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Gliding is a web framework on nodejs, minimal (only 400 or more lines of code) and modular, extremely easy to be extended.

This is the first javascript program I write, I just start to learn javescript and nodejs, and want to try it on the server side programming. But soon I found the callback hell problem is really annoying, making your code more and more unreadable as you code along.

However, since you use nodejs, you could not escape that, that's the beautiful way that node deal with async IO, only with callback and event we need not to worry about those complex lock and sync, while in the same time making cpu and io working more parallel and gain more efficiency.

So after thinking quite a long time, I come up with a simple idea to try to make lives a little bit easier.

Also I have some tastes on angularjs, so I want it to look like it.

# Usage

Update news

  • Now provide easy "api" for $form and $cookie, also fix bug on $scope.JSON in this version.

  • Also fix bugs in route.js, you don't necessarily have attribute callback on the factory and provider that register to use those non-blocking functions. This way will do fine, in the handler:

function($scope,$render ,$dbFactory){
$dbFactory.query($scope.username, function(data){

But because by default the gliding would help you to write the HTTP.Response based on the $scope.JSON and $scope.HTML, $scope.TMPL after the execution of handler chain. So if you use callback function on your own, then $scope.JSON must be undefined when the handler function return. The following code in route.js explains why:

            if ($scope.HTML !== undefined) {
                response.writeHead($scope.HTTP.status, $scope.HTTP.Head);
                response.write(service['$template'].render($scope.HTML, $scope.JSON));
            } else if ($scope.TMPL !== undefined) {
                response.writeHead($scope.HTTP.status, $scope.HTTP.Head);
            } else if ($scope.JSON !== undefined) {
                response.writeHead($scope.HTTP.status, $scope.HTTP.Head);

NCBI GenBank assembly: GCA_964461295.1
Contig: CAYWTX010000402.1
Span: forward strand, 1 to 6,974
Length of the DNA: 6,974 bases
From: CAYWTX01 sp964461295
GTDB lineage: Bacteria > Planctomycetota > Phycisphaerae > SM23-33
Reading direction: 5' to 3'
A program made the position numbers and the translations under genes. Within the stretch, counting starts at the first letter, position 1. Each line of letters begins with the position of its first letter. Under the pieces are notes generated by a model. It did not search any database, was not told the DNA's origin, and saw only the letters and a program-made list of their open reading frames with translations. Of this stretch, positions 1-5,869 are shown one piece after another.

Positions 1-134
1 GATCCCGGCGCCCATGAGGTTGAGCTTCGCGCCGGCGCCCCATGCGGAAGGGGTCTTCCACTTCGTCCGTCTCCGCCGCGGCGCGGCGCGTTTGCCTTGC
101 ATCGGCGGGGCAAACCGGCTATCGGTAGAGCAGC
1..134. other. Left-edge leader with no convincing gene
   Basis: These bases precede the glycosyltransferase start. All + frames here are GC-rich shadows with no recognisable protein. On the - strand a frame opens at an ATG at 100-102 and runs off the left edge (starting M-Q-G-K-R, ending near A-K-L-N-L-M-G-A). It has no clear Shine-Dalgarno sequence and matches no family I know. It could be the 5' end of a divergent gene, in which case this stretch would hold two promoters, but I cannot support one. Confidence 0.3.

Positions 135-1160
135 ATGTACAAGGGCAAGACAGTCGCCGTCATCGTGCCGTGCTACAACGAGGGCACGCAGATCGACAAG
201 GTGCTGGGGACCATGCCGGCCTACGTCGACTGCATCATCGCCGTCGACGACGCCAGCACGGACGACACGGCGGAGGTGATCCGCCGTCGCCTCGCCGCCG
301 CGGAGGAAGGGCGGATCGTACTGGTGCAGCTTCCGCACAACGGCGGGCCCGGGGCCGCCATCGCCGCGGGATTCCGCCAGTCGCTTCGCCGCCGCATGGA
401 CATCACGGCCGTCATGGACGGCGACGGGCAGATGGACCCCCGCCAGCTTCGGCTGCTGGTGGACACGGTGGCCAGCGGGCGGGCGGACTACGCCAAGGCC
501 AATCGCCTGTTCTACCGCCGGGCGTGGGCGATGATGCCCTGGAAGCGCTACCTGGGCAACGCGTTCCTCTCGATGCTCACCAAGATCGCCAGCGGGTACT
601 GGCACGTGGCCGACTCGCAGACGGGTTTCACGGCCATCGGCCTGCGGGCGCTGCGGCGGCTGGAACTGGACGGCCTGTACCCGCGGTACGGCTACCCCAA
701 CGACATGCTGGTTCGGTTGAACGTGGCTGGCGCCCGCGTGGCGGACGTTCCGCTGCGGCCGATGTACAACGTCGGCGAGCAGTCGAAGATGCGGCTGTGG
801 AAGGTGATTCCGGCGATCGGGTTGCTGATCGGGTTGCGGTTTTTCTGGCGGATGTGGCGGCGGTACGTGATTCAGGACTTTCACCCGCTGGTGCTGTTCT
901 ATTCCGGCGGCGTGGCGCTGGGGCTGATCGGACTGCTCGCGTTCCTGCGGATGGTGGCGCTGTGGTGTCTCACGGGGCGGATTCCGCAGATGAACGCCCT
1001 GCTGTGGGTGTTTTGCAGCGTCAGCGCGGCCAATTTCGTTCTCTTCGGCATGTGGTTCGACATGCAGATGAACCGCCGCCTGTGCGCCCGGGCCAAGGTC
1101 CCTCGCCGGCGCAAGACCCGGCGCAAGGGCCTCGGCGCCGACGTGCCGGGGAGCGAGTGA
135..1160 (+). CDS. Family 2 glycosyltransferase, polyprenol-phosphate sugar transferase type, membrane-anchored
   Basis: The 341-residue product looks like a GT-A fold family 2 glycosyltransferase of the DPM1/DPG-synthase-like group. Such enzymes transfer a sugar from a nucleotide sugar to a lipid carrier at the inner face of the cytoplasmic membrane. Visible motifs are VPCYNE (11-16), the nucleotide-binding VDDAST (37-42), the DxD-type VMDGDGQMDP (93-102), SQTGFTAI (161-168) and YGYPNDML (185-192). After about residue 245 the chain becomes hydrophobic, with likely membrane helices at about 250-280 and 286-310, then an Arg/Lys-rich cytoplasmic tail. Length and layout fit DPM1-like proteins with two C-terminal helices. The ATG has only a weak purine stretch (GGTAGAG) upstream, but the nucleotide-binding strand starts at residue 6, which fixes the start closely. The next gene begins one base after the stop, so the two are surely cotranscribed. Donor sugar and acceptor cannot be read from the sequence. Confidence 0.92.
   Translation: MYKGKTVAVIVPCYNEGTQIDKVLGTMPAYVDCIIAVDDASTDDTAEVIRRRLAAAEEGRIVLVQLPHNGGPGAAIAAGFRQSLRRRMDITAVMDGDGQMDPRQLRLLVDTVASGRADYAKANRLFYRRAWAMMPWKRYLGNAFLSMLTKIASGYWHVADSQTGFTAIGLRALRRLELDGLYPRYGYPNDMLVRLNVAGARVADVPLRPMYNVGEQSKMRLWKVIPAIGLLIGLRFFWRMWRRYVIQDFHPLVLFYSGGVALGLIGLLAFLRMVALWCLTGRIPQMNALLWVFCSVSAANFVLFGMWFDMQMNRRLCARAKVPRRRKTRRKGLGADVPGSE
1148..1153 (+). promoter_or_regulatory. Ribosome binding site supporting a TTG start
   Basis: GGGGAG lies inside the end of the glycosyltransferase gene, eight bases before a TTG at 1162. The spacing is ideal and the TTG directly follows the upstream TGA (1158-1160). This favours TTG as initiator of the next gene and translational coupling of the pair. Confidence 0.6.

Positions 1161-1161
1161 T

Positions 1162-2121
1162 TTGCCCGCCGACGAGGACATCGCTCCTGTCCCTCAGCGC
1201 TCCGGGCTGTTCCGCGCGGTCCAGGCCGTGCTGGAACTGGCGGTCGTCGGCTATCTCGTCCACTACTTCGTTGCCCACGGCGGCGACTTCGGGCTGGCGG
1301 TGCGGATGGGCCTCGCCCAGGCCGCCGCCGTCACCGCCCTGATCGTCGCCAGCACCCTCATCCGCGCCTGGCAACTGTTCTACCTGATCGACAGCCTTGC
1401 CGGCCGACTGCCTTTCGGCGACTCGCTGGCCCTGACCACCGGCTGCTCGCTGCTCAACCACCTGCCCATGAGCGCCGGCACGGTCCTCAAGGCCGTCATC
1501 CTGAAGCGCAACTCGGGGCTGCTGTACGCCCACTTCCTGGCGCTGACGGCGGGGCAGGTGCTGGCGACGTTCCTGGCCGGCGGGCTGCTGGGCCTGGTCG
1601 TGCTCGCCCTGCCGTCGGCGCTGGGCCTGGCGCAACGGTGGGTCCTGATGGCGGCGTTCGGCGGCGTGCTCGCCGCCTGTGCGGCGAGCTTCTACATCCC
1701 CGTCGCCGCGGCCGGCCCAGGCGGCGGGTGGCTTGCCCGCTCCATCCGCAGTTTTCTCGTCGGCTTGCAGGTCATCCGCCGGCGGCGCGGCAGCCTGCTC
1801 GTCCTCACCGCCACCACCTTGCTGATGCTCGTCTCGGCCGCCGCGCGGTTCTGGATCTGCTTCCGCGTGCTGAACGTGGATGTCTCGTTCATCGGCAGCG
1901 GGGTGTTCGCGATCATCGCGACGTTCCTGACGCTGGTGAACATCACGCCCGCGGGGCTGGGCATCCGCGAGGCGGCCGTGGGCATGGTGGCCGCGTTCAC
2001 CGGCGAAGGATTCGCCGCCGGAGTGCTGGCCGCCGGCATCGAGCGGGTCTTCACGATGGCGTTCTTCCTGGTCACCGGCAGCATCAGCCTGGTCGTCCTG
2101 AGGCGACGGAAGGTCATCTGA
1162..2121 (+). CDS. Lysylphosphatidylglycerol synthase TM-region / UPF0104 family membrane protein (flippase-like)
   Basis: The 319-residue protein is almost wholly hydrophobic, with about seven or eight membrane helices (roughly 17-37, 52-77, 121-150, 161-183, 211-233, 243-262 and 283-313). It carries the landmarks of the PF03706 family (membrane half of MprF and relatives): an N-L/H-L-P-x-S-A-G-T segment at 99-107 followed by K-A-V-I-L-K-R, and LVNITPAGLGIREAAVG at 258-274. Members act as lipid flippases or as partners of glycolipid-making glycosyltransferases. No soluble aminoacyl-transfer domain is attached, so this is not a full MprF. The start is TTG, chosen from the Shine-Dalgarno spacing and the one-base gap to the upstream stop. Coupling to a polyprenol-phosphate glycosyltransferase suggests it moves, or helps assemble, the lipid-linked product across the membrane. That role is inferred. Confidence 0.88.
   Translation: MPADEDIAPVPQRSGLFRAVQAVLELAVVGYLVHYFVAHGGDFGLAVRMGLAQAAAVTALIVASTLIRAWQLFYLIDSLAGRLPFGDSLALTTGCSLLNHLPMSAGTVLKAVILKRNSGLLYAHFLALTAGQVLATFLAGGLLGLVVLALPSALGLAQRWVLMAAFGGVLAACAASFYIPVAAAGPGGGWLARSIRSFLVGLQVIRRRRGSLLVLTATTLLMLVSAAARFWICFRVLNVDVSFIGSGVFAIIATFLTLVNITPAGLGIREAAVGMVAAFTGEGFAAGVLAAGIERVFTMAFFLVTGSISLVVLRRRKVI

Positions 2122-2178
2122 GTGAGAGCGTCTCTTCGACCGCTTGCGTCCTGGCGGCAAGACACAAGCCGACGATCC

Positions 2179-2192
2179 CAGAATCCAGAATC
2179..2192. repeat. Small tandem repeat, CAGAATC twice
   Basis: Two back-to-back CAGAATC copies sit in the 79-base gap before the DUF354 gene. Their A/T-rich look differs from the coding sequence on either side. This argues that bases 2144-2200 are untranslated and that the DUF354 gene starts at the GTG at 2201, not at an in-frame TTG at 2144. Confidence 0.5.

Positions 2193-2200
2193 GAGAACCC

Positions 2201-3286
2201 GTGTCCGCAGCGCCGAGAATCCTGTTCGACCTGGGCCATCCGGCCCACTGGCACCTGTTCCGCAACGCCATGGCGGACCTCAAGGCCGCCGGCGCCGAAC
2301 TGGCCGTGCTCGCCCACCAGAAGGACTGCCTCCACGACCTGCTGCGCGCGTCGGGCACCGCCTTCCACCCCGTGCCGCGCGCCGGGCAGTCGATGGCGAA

Also, non-blocking functions inside the handler chain would mess up the order of execution, so the non-blocking functions must occur in the tail of the handler chain. The last thing added, if the $final provider is defined when you have non-blocking in the handler chain, which will exectue at end of each handler execution chain, its behavior would be restricted because of the execution order.


Once you have node and npm installed properly, just use

npm install gliding

to install. _current version: 0.3.2

General Process

  • register components as provider or factory
  • register handler that use components as function arguments (deal with callback internally), and it looks like angularjs
function($scope, $form, $db, $utility){  // function that registered as handlers 
//use $form.fields, $db.user, $utility(x,y,z)  
  • Run

A overly simple example

In the index.js

var gliding = require('gliding');
var myServer = new gliding.Server(options);

In the other.js

var gliding = require('gliding');
var md = new gliding.Module(); 
md.provider.register('$fun', foo);
md.handler.register('GET','/',[ function($scope,$fun,$form,$cookie,dbFactory){
exports.myModule = md;


run node index.js in the shell, then it's running in the localhost:8080.


How to use in details, please see Documentation.

Example could be found in Example

How it works

Core Code